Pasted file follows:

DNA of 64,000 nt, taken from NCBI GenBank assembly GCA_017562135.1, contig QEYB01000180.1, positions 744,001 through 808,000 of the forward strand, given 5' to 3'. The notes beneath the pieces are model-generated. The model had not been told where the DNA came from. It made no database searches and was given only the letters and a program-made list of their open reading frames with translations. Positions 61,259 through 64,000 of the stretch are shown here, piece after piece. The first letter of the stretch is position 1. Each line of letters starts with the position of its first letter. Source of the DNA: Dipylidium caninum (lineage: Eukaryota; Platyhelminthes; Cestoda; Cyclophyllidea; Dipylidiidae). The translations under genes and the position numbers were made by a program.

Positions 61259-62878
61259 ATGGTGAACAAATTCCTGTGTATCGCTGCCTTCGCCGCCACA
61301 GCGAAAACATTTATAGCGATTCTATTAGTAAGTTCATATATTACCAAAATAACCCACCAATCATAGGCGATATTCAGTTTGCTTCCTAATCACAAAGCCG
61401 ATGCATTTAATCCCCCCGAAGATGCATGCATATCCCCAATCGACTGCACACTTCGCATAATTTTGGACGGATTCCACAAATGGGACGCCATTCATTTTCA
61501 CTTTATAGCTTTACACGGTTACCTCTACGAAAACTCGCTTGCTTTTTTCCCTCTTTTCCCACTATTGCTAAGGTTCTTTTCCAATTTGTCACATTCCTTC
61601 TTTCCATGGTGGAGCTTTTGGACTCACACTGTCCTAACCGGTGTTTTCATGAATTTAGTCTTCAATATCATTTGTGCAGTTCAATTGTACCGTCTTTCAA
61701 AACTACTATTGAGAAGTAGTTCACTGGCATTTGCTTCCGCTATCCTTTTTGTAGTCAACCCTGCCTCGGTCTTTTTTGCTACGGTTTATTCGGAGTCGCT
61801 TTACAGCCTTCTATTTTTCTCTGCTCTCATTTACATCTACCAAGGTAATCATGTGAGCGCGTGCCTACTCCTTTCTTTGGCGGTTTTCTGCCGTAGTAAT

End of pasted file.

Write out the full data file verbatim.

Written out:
DNA of 64,000 nt, taken from NCBI GenBank assembly GCA_017562135.1, contig QEYB01000180.1, positions 744,001 through 808,000 of the forward strand, given 5' to 3'. The notes beneath the pieces are model-generated. The model had not been told where the DNA came from. It made no database searches and was given only the letters and a program-made list of their open reading frames with translations. Positions 61,259 through 64,000 of the stretch are shown here, piece after piece. The first letter of the stretch is position 1. Each line of letters starts with the position of its first letter. Source of the DNA: Dipylidium caninum (lineage: Eukaryota; Platyhelminthes; Cestoda; Cyclophyllidea; Dipylidiidae). The translations under genes and the position numbers were made by a program.

Positions 61259-62878
61259 ATGGTGAACAAATTCCTGTGTATCGCTGCCTTCGCCGCCACA
61301 GCGAAAACATTTATAGCGATTCTATTAGTAAGTTCATATATTACCAAAATAACCCACCAATCATAGGCGATATTCAGTTTGCTTCCTAATCACAAAGCCG
61401 ATGCATTTAATCCCCCCGAAGATGCATGCATATCCCCAATCGACTGCACACTTCGCATAATTTTGGACGGATTCCACAAATGGGACGCCATTCATTTTCA
61501 CTTTATAGCTTTACACGGTTACCTCTACGAAAACTCGCTTGCTTTTTTCCCTCTTTTCCCACTATTGCTAAGGTTCTTTTCCAATTTGTCACATTCCTTC
61601 TTTCCATGGTGGAGCTTTTGGACTCACACTGTCCTAACCGGTGTTTTCATGAATTTAGTCTTCAATATCATTTGTGCAGTTCAATTGTACCGTCTTTCAA
61701 AACTACTATTGAGAAGTAGTTCACTGGCATTTGCTTCCGCTATCCTTTTTGTAGTCAACCCTGCCTCGGTCTTTTTTGCTACGGTTTATTCGGAGTCGCT
61801 TTACAGCCTTCTATTTTTCTCTGCTCTCATTTACATCTACCAAGGTAATCATGTGAGCGCGTGCCTACTCCTTTCTTTGGCGGTTTTCTGCCGTAGTAAT